Here are some additional guidelines:
1. Set aside a dedicated space and time for your work. If you don’t have a home office, find a spot where you can work comfortably and productively, preferably away from heavy household traffic. Minimize distractions and manage your time wisely. But acknowledge that part of this new reality is that there will be responsibilities to manage that were not part of the office environment. Children to feed, dishes to wash, laundry to do. Find a way to incorporate these into your routine amid your job-related tasks, if they must be done during normal work hours. If you must take a big chunk out of your work time to do other things, don’t balk at making up that time later, maybe after the kids have gone to sleep. When possible, share parenting and household duties with your spouse or partner.
2. Make sure you have the tools you need. Because you no longer can pop your head over a cubicle or walk down the hall to your colleague’s office, you (or your employer) might have to invest in technologies that will keep you connected. From webcams to software, there are plenty of tools designed to make telecommuting easier within a team framework. Depending on the file-sharing and security needs of your employer, a virtual private network (VPN) might be necessary to provide a fast, secure, reliable way to share information across computer networks.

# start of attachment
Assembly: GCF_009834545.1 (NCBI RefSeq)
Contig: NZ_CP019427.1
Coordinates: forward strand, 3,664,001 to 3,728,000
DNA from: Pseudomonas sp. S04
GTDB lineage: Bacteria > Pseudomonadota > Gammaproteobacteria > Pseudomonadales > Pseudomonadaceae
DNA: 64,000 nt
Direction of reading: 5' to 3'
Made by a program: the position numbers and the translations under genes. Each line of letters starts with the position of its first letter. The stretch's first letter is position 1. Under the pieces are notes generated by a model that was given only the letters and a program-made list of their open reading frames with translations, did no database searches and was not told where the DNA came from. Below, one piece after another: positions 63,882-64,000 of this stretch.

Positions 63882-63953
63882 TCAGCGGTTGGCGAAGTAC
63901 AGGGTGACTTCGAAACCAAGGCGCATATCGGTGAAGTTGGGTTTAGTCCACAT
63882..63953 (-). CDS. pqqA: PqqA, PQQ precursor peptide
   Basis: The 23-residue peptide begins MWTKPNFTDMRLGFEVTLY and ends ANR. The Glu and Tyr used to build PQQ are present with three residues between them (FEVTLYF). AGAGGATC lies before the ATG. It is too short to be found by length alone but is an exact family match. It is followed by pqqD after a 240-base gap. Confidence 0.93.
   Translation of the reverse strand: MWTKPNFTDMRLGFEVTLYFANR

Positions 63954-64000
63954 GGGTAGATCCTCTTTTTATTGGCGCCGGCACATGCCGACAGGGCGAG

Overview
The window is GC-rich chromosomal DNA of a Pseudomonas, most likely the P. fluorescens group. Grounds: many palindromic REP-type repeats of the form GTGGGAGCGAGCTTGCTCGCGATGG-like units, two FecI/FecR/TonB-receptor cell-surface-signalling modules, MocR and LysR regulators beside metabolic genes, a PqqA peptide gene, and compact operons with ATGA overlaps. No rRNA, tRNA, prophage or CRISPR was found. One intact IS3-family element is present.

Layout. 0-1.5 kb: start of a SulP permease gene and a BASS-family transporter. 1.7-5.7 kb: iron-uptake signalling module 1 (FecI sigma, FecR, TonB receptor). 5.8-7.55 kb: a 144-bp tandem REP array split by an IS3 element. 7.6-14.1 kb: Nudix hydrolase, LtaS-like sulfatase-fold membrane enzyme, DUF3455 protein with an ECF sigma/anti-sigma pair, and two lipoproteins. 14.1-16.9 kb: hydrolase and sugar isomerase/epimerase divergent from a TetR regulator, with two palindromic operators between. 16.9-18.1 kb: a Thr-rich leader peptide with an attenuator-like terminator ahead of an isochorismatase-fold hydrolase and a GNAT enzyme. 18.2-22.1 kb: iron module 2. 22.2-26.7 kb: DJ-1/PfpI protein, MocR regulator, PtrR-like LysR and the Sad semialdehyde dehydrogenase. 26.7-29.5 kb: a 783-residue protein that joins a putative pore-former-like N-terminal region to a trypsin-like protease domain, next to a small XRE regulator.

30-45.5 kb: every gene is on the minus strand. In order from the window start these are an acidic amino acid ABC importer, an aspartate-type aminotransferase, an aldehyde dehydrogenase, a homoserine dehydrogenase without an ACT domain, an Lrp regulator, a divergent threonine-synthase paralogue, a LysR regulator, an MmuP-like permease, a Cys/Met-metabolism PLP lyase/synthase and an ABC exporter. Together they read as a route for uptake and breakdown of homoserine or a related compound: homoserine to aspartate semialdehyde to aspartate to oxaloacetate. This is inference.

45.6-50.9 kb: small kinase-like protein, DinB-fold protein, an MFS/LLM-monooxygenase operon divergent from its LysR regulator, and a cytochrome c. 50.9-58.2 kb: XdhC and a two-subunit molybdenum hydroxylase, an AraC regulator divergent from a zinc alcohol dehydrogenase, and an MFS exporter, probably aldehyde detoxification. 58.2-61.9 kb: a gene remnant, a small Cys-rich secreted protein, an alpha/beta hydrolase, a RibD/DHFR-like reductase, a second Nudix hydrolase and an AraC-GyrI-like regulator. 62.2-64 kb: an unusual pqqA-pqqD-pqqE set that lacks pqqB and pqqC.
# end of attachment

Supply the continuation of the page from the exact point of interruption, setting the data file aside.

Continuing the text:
Tools such as Zoom, Skype, Slack and Webex are tailor-made for remote work environments, allowing professionals to stay in touch with their colleagues, partners and customers through messaging, videoconferencing, online meetings and other real-time communications. Webinars, training sessions and other virtual events are also possible as stand-ins for face-to-face events during this time of social distancing. FaceTime (for Apple) and Facebook Messenger also allow video chats. Document sharing is made easier through applications such as Google Docs, Basecamp, Dropbox and Slack, among others.